In the first century, it was common to share hospitality and fellowship over a meal.  In fact, in the book, Eating Your Way Through Luke’s Gospel (http://smile.amazon.com/Eating-Your-Through-Lukes-Gospel/dp/081462121X/ref=sr_1_1?ie=UTF8&qid=1426342957&sr=8-1&keywords=eating+your+way+through+luke%27s+gospel), I was fascinated to find that – almost without exception, whenever Jesus is mentioned in the Gospel of Luke, He is either going to a meal, eating a meal, or coming from a meal – that’s how important food is to hospitality and fellowship – and even evangelism.  Food breaks down barriers and puts people at ease so we can talk more and learn more about each other and how we can care for each other, and with our brothers and sisters, we can also discuss the Scripture and what it means and what God is calling us to do and be.

            That doesn’t mean we always have to provide food for there to be hospitality or fellowship, but it can be very helpful.  Think about the times you have sat down over food with other people and gotten to know them and, hopefully, also come to seek after the Word of God.

            Perhaps, if you sit down to a meal with someone you don’t like, you – or both of you – will grow because of the interaction you will have over the meal.  It may not happen, but if we offer the meal and sincere conversation to someone, we will likely grow, even if the other person does not.

Our text concludes:  “he took the bread and blessed and broke it and gave it to them. And their eyes were opened, and they recognized him. And he vanished from their sight. They said to each other, ‘Did not our hearts burn within us while he talked to us on the road, while he opened to us the Scriptures?’ And they rose that same hour and returned to Jerusalem. And they found the eleven and those who were with them gathered together, saying, ‘The Lord has risen indeed, and has appeared to Simon!’ Then they told what had happened on the road, and how he was known to them in the breaking of the bread” (Luke 24:13-35, ESV).

And we saw last week that the Lord’s Supper is a visible representation of the Gospel that works alongside of the preaching of the Gospel.

And so, we see we grow as the Church and as Christians as we engage in hospitality with all people and fellowship with other Christians.  We grow as we proclaim the Gospel to others and discuss it with our fellow Christians.  We grow as we learn more about other people and truly care about them.  We grow as we find ways to meet each other’s needs as we use the bounty – the excess – the riches – and the gifts and abilities that God has given us for the Church and for others.

            As we consider these things, I wonder if any of us can think of someone who does not deserve our hospitality or fellowship.  Is there anyone you can think of that you would say was unworthy of even having you try to sit down with and talk to, or share some food with, or provide for a need?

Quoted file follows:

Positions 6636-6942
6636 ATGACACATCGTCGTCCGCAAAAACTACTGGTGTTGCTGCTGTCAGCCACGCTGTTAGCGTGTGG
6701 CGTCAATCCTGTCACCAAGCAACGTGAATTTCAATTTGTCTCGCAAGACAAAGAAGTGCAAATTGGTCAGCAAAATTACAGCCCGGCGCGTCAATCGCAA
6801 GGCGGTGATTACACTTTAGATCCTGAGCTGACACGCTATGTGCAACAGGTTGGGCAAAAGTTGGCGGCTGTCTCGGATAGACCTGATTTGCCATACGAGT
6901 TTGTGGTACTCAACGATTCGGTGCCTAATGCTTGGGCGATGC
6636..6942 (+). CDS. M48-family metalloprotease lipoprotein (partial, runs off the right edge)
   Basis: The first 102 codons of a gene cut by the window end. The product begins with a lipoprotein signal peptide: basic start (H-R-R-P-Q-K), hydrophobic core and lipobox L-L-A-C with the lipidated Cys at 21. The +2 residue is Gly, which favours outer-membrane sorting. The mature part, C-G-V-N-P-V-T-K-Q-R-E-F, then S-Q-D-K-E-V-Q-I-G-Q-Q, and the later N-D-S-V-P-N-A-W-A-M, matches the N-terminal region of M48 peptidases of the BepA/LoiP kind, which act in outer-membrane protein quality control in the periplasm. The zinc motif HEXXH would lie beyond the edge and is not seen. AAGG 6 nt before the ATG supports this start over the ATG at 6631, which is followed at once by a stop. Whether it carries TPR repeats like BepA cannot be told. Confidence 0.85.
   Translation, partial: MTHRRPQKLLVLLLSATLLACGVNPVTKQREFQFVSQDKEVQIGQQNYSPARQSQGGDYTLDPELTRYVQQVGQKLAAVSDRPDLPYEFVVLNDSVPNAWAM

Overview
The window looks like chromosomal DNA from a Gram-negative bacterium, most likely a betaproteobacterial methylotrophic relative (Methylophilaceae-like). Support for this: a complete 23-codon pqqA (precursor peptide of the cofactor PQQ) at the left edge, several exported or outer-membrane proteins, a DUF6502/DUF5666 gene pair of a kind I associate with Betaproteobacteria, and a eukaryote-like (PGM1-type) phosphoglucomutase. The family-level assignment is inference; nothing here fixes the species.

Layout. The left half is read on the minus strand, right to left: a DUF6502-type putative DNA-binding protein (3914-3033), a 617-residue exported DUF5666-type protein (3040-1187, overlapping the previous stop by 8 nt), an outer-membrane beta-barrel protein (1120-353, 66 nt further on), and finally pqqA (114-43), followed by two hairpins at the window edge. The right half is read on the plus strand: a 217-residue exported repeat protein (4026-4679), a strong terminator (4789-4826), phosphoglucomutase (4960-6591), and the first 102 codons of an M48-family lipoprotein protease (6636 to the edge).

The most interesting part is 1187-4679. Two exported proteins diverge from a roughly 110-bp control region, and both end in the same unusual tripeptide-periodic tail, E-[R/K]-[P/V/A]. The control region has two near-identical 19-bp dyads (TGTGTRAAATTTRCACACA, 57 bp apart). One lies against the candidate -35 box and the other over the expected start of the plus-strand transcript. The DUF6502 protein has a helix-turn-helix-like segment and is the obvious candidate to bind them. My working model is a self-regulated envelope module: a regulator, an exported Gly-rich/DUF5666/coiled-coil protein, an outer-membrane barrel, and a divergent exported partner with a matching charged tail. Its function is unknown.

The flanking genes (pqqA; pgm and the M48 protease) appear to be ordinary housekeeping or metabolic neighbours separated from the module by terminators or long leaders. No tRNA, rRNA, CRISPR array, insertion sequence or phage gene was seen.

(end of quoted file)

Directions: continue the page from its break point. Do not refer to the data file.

Listen:  No one is beneath us.  We cannot dismiss anyone out of hand.

            Here’s why:

            “Then God said, ‘Let us make man in our image, after our likeness. And let them have dominion over the fish of the sea and over the birds of the heavens and over the livestock and over all the earth and over every creeping thing that creeps on the earth.’  So God created man in his own image, in the image of God he created him; male and female he created them” (Genesis 1:26-27, ESV).

            Everyone was created in and bears the Image of God.  Something in each person proves the existence of the God of the Bible – the One Almighty God. 

            So, if we harm another person, simply by not doing good to them, we are attacking the Image of God.

            If we directly do something to harm another person or keep them from growing in faith and obedience to God, we are attacking the Image of God.

            If we turn someone away when we are able to help, we are attacking the Image of God.

            The primary reason we are to love our neighbors as ourselves is that they bear the Image of God.

            All humans are image-bearers of God – so we ought to love them and seek their good and proclaim the Gospel to them and encourage their growth in faith and obedience to God

            We grow as the Church and as Christians when we share in hospitality and fellowship.

            Let us pray:


            Almighty God, You have put people in our way, so we would talk with them and care for them  -- share food and other things that we have that can meet their needs – and proclaim the Gospel to them and study Your Word with them.  Forgive us for turning people away who bear Your Image.  Forgive us for thinking we are too good to care for and share with anyone.  Forgive us for thinking that we have nothing to give and no need to grow and no reason to help someone else grow.  Send the Holy Spirit afresh on us and awaken us that we would be able to truly care for each other and all those You put in our way.  In Jesus’ Name, Amen.